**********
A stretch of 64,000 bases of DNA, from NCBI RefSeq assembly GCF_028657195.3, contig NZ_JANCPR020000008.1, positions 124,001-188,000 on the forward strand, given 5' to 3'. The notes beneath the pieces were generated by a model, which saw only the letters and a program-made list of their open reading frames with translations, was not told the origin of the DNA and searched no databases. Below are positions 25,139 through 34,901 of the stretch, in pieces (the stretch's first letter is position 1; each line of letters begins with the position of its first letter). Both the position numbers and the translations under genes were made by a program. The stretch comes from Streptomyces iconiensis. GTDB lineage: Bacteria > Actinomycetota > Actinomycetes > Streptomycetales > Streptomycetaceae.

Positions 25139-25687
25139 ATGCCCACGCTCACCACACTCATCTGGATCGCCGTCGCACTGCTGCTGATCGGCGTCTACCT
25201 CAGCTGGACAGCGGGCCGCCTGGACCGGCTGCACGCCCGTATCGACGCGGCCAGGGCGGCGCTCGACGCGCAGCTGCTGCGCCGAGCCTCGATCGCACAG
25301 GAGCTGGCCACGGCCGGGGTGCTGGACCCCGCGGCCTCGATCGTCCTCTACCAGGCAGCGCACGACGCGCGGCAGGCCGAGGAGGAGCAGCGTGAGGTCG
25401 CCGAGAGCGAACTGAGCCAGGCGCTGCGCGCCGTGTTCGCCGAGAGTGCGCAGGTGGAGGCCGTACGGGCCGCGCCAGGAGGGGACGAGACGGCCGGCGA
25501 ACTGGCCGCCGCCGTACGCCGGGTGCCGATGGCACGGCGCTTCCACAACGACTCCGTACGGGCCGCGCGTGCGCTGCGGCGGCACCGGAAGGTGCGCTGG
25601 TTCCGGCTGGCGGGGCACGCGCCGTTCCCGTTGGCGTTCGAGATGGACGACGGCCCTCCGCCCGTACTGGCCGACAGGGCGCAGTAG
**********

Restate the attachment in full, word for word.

A stretch of 64,000 bases of DNA, from NCBI RefSeq assembly GCF_028657195.3, contig NZ_JANCPR020000008.1, positions 124,001-188,000 on the forward strand, given 5' to 3'. The notes beneath the pieces were generated by a model, which saw only the letters and a program-made list of their open reading frames with translations, was not told the origin of the DNA and searched no databases. Below are positions 25,139 through 34,901 of the stretch, in pieces (the stretch's first letter is position 1; each line of letters begins with the position of its first letter). Both the position numbers and the translations under genes were made by a program. The stretch comes from Streptomyces iconiensis. GTDB lineage: Bacteria > Actinomycetota > Actinomycetes > Streptomycetales > Streptomycetaceae.

Positions 25139-25687
25139 ATGCCCACGCTCACCACACTCATCTGGATCGCCGTCGCACTGCTGCTGATCGGCGTCTACCT
25201 CAGCTGGACAGCGGGCCGCCTGGACCGGCTGCACGCCCGTATCGACGCGGCCAGGGCGGCGCTCGACGCGCAGCTGCTGCGCCGAGCCTCGATCGCACAG
25301 GAGCTGGCCACGGCCGGGGTGCTGGACCCCGCGGCCTCGATCGTCCTCTACCAGGCAGCGCACGACGCGCGGCAGGCCGAGGAGGAGCAGCGTGAGGTCG
25401 CCGAGAGCGAACTGAGCCAGGCGCTGCGCGCCGTGTTCGCCGAGAGTGCGCAGGTGGAGGCCGTACGGGCCGCGCCAGGAGGGGACGAGACGGCCGGCGA
25501 ACTGGCCGCCGCCGTACGCCGGGTGCCGATGGCACGGCGCTTCCACAACGACTCCGTACGGGCCGCGCGTGCGCTGCGGCGGCACCGGAAGGTGCGCTGG
25601 TTCCGGCTGGCGGGGCACGCGCCGTTCCCGTTGGCGTTCGAGATGGACGACGGCCCTCCGCCCGTACTGGCCGACAGGGCGCAGTAG